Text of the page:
Karaoke den Walt's Inn fights to keep its patrons singing

Walt's Inn in Canton is fighting to keep the karaoke that keeps its customers coming back.
Walt's Inn in Canton is fighting to keep the karaoke that keeps its customers coming back. (Sam Sessa / Baltimore Sun)

Walt's Inn is fighting to keep the one draw that makes the Canton dive bar a destination.

After being slapped with a liquor license violation in November for offering karaoke without a live entertainment license, the bar at 3201 O'Donnell St. is preparing to go before the city's liquor and zoning boards to keep its patrons singing.


Although Walt's Inn is known for karaoke, the corner bar has never had a live entertainment provision as part of its liquor license — something a bar must have in order to offer host bands, DJs, and, apparently, unprofessional singers.

Before November, the issue had never been raised in the 25-plus years the bar has been letting its patrons sing along to the sounds of Journey and Bon Jovi.


"I didn't know I needed a live entertainment license for people to hold a microphone and sing off key," owner Wilhelmina Watnoski said.

The bar has been in her family since the 1970s, when her father bought it from a family friend.

Stephan Fogleman, Watnoski's attorney who previously served as the liquor board's chairman, said it's likely no one noticed the bar wasn't technically allowed to host karaoke because it was in compliance otherwise.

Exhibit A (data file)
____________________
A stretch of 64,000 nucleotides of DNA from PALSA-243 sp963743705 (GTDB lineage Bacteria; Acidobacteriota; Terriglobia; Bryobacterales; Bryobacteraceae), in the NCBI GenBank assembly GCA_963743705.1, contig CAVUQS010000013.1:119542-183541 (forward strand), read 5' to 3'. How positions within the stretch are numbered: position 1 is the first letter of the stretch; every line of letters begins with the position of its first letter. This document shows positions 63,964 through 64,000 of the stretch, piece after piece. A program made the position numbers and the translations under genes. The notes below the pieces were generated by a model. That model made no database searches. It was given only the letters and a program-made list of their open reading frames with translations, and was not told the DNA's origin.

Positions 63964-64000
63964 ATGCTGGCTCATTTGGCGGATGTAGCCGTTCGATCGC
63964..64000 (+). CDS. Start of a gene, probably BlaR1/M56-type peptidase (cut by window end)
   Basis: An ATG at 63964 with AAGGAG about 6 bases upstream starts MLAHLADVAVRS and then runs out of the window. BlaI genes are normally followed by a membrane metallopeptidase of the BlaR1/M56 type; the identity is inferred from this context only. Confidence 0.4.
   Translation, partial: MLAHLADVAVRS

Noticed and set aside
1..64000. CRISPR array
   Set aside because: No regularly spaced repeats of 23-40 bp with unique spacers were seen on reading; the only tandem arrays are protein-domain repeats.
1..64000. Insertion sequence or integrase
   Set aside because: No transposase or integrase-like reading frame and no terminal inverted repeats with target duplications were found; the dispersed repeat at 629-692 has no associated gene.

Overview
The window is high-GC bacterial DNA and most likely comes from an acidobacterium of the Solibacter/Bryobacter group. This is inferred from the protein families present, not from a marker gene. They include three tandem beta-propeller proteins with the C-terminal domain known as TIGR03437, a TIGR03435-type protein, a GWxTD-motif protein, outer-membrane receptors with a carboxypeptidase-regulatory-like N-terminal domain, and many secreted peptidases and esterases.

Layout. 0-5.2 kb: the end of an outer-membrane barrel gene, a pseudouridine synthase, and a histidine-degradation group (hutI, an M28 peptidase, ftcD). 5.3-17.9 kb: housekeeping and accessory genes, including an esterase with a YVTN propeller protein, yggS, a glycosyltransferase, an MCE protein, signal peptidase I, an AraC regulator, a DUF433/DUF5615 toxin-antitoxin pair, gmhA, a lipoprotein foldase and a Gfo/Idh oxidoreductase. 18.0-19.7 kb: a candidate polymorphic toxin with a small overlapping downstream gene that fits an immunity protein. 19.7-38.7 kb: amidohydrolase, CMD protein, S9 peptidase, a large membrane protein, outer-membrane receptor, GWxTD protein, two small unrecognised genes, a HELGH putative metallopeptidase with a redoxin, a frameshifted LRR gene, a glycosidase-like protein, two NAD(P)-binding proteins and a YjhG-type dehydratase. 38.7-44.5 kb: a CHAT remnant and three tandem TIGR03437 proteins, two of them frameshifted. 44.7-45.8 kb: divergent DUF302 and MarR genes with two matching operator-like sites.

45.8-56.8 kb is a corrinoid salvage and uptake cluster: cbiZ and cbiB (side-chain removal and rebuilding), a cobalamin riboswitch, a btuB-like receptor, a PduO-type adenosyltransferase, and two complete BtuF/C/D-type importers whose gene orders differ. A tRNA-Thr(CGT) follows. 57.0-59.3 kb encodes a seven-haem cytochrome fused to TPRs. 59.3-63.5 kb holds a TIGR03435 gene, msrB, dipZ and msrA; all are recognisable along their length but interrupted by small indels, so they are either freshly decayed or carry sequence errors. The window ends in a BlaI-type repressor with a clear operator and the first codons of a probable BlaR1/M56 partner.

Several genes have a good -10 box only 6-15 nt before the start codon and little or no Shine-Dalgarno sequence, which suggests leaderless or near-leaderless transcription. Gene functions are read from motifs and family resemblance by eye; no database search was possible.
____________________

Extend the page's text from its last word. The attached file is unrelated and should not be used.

"They weren't on our radar, they weren't on anybody's radar," Fogleman said of his time as liquor board chairman. "They were good operators during that time."

On top of that, the building's zoning was recently changed from commercial to residential — meaning Watnoski is at risk of losing her bar altogether, not just her karaoke.

Walt's Inn is scheduled to go before the city's Board of Municipal and Zoning Appeals Feb. 9 to try to get its zoning switched back to commercial. After that, the bar will head to the Board of Liquor License Commissioners to apply to add live entertainment to its license.* The bar's original hearing before the liquor board was postponed from Dec. 3.

Fogleman said the bar has amassed hundreds of signatures on a petition, as well as letters of support. Walt's Inn has also drafted a tentative memorandum of understanding with the Canton Community Association.

Sean Flanagan, preident of the Canton Community Association, said he recognizes Walt's Inn is in a unique position, and that the community is well aware that the bar has offered karaoke for years. He said he's received between 30 and 40 letters supporting the bar, as well as two letters of concern from nearby neighbors.

The community association still needs to flesh out the specifics of their memorandum of understanding, including the hours karoake will be offered and contact information for managers on site.

"Our expectation is we move forward and finalize that MOU, that we will provide that in support with these conditions," Flanagan said. "It's our responsibility to be sensitve."

Watnoski hopes she's allowed to continue to offer karaoke — she's not interested in bringing in live bands or DJs — and she hopes the building is zoned commercially so that she doesn't have to fear losing her business.

"The only thing that I offer is karaoke," Watnoski said. "That's what they come for. They take that away, what else do I have?"


*Correction: A previous version of this article listed an incorrect date for Walt's Inn's liquor board hearing. A hearing date has not been set.

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